Meritor has been quick to embrace electrification, announcing recently it will partner with Kenworth on electric powertrain development for its T680E model Class 8 battery-electric vehicles in North America on a short-hood day cab.
One of the big transitions in full effect at Meritor is the emphasis placed on health and safety in recent years. When put against its global operations, the Australian organisation ranks, says Renzo, near the top of all of its international facilities for its safety record.
“We pride ourselves on being one of the safest Meritor facilities in the world. That’s always paramount. The facility itself has been streamlined a lot since I’ve been here,” he says. “It’s a great place to work. The long tenured staff are testament to that.”
Stability at the organisation has always been reflected in the impressive service time of the staff.
As that old guard has been gradually replaced by a new generation of employees Renzo is now considered one of the veterans.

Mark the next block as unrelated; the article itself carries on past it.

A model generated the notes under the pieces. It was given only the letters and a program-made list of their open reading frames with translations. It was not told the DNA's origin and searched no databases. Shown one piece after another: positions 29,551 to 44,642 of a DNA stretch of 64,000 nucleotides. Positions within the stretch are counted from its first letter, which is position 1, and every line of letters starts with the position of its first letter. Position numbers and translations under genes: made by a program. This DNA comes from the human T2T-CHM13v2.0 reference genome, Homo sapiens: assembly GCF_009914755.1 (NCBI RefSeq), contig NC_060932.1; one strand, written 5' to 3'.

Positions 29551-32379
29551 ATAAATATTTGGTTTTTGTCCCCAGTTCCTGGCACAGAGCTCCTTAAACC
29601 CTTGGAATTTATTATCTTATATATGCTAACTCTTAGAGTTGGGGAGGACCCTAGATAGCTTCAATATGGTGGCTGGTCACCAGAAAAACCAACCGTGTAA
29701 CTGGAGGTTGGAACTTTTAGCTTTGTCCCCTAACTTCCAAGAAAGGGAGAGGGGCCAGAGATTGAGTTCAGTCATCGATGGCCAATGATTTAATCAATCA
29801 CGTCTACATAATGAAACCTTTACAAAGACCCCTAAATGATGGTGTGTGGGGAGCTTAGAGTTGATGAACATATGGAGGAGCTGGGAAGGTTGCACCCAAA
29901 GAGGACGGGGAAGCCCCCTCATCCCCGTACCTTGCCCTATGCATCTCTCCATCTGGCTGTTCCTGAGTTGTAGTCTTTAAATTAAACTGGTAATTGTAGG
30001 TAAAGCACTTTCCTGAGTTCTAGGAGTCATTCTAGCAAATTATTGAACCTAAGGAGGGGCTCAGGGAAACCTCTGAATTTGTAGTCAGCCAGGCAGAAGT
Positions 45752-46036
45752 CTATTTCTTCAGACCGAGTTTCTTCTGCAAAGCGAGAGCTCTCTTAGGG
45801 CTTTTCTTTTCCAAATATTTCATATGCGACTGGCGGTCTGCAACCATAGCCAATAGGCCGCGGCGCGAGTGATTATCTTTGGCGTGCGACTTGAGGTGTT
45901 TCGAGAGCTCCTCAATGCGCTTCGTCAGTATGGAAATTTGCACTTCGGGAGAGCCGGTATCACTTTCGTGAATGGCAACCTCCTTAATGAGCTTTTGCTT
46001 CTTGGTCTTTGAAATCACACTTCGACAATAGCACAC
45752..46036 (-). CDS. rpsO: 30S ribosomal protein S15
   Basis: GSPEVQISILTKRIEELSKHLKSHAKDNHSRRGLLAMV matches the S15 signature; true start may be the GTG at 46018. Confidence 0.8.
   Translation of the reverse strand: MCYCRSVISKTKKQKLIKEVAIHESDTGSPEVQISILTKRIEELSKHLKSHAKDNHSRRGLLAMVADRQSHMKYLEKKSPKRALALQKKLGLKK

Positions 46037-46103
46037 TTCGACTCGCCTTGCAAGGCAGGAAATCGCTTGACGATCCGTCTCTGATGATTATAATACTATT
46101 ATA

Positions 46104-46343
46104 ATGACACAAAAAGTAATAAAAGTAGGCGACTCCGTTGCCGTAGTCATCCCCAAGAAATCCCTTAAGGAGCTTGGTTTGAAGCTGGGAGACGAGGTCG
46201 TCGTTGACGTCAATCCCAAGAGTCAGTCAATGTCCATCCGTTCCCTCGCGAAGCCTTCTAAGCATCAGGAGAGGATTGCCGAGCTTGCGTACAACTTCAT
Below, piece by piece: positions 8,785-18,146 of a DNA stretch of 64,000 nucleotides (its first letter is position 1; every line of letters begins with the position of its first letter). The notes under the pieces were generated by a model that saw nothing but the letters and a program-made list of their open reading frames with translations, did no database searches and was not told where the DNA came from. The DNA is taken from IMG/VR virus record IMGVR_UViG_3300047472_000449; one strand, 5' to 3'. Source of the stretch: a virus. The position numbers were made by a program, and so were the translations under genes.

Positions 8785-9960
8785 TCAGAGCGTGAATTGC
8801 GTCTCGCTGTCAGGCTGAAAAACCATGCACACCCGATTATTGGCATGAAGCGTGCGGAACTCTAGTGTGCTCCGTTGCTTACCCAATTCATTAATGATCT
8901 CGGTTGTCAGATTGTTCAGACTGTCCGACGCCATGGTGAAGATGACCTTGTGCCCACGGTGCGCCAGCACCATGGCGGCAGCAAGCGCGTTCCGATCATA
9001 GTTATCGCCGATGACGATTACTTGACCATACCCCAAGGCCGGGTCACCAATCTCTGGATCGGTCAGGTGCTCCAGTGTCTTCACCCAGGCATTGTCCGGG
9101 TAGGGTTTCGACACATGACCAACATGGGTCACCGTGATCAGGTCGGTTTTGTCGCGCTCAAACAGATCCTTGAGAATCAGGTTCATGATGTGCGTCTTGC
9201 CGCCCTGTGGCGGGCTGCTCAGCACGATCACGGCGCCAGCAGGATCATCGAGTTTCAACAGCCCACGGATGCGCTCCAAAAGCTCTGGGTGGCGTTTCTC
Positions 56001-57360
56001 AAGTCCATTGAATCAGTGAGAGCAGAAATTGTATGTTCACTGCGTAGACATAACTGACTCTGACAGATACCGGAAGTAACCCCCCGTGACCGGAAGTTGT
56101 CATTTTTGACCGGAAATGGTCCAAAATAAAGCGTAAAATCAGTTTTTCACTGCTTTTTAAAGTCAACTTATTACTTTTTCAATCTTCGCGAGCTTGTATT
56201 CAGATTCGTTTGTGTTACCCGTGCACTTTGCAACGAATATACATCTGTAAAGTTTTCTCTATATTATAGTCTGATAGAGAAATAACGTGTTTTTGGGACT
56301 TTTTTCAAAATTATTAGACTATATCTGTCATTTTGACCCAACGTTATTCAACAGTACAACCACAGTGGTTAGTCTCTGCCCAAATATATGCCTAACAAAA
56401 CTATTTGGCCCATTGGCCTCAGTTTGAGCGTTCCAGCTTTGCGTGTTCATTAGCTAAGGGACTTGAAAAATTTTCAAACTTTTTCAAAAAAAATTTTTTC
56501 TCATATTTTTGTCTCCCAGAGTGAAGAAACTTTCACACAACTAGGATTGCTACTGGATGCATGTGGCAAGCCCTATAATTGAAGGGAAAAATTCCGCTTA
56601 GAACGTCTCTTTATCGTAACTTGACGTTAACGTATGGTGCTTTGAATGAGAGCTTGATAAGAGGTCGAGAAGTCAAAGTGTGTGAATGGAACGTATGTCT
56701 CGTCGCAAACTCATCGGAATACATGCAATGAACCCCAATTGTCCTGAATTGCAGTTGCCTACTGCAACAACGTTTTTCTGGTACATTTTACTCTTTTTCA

Welder, Nick Saflekas, has been at the Sunshine plant even longer. He commenced working at Meritor in 1972 in the furnace tasked with heat treating raw materials.
All of it, in stifling hot conditions, lowered by hand. It was hard work but not without exhilaration.
“Back then there was over 400 staff,” he recalls. “We were running at full capacity. There was a lot going on. For a young guy it was exciting.”
A few years later he applied for a position as a second class welder. At the time he was working 12 hour shifts during the day and attending night school where he was learning his new trade. Nick got the job over two other applicants. He was eventually promoted to team leader.